Of elections and Kenya’s tribal foolishness
By Elias Mokua
| September 30th 2021
Mt Kenya has a spokesperson to lead negotiations with presidential hopefuls on a share of the government.
And, did we hear it right that the successful presidential candidate in the negotiation will have to part with 40 per cent of the various appointments including seven Cabinet secretary slots to Mt Kenya?
And, isn’t it true that the Rift is peacefully quiet because its voters see a chance of winning the presidency? Which means they are in charge of at least 60 per cent of all appointments and privileges if it wins the presidency. Similarly, if Nyanza wins the presidency, it starts off with at least 60 per cent of the sharable national cake. Remember the cake is not infinitely expandable.
Let us build this case deductively. Even if Mt Kenya were to be pushed back to accepting 30 per cent of the positions, including a possibility of dividing itself so it can reap from the incoming government and the opposition, the other big voter numbers come from the Rift Valley. Since the principle of sharing government is numbers of elected leaders, the Rift Valley will come second anyway. So give it at least 30 per cent of the sharable positions were it to lose the election.
Anyone else outside these two regions that have ruled Kenya since independence will have to queue up for the partly remaining 40 per cent government opportunities. Well, haven’t the ‘minorities’ contented themselves with this share for the duration of the independence decades anyway? Why complain now?
The absurd has been normalised through consistent failure to recognise ourselves as Kenyans who share a common home. Going forward, I do not know how long everyone else will be content with the status quo but here are a few lessons from the way national leading political campaigners have positioned themselves thus far.
First, high school students have been socialised into national values through the highly commendable and formative extra curricula activities such as music and drama festivals to not just think national but interact national. Come 2022, the 18 to 23-year-olds will vote for the first time.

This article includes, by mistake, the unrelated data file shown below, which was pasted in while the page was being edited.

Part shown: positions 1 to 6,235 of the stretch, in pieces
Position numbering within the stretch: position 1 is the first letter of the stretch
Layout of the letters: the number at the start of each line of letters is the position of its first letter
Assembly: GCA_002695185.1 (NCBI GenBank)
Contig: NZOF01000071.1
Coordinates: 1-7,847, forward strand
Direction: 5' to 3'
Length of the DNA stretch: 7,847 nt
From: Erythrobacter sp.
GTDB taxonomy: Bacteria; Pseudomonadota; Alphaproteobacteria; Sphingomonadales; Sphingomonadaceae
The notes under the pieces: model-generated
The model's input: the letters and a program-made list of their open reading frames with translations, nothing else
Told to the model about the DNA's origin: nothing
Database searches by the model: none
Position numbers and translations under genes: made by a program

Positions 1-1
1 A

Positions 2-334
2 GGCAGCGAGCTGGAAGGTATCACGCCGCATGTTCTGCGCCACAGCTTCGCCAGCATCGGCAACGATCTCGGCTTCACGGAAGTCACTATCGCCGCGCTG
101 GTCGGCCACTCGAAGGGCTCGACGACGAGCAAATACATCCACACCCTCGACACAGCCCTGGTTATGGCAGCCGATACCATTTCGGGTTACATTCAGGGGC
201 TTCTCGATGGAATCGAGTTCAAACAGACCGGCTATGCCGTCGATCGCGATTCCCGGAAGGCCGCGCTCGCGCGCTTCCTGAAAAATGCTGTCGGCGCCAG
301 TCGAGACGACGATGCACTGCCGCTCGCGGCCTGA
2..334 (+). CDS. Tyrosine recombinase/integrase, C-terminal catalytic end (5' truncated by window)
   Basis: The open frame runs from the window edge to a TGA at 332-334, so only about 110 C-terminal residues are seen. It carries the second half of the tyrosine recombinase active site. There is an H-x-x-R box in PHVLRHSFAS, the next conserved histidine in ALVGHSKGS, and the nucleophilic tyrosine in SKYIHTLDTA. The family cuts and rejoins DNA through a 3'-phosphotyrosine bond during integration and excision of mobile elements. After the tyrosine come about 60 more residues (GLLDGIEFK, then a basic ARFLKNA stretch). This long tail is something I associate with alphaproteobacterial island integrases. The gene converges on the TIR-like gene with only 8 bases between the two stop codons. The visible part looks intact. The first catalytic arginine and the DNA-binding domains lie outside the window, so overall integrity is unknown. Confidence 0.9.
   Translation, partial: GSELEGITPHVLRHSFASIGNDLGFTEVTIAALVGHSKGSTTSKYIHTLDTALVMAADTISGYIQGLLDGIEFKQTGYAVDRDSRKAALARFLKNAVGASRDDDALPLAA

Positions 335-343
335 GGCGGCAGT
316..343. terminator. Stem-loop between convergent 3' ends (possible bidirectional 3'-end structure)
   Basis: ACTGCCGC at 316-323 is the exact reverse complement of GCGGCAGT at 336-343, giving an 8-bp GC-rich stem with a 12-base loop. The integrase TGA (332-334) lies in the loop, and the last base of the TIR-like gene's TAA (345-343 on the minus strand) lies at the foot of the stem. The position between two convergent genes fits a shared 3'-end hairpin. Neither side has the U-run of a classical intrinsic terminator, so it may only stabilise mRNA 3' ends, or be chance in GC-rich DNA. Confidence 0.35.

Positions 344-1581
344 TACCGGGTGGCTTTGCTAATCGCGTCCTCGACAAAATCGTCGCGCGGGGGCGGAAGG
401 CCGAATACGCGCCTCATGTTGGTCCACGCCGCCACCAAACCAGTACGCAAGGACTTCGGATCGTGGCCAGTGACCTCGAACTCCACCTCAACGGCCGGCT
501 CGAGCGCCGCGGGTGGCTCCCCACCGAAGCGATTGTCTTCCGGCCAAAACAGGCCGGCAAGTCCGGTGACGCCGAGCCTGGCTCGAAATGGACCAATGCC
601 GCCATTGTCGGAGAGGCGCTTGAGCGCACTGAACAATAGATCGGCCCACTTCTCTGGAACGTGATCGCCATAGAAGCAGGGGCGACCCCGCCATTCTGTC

That is when they will wake up to the reality of tribalism. Beyond the mere sloganeering of national outlook of political parties, the truth is that each political party has a dominant tribe behind it. Almost to a man, each young adult voter from Luo Nyanza, Rift Valley and Central will firmly stand behind the flag of respectful tribal leaders. All the good work that teachers have done in learning institutions will go up in smoke just like that.
Second, this new batch of first-time voters will be introduced right from the village level that there is such as a thing as “the tribes supporting us vs the tribes against us.” Those who come from areas of leading presidential candidates will be conveniently baptised into “our own” in total contrast to the friendships they formed in school. Their surnames will acquire new value. Will these young adults ever reverse the new world where tribal identity by and large defines who one becomes?
Third, most of these young voters would be in tertiary learning institutions. For the first time, they begin to experience sharp tribal divisions amongst their colleagues on whom to vote for. These kind of excruciating experiences leave permanent imprints in their minds. By the time they become “tomorrow’s leaders” they would have been socialised into silos of tribal chieftains disguised as national leaders.
I am amazed at the sharpness of university students. Soon they will discover that the think-tanks behind presidential candidates are highly rated intellectuals. Shame really, what depth is there in the ongoing campaigns beyond ethnic mobilisation befitting intellectual rigour?
It’s intellectually painful to see young adults mobilised on principles of self-pity and tokenism. Further, we cannot appeal to young adults to vote on the basis of “what is in there for our tribe”. Seriously, what future are we bequeathing younger generations?
Dr Mokua is executive director, Loyola Centre for Media and Communications
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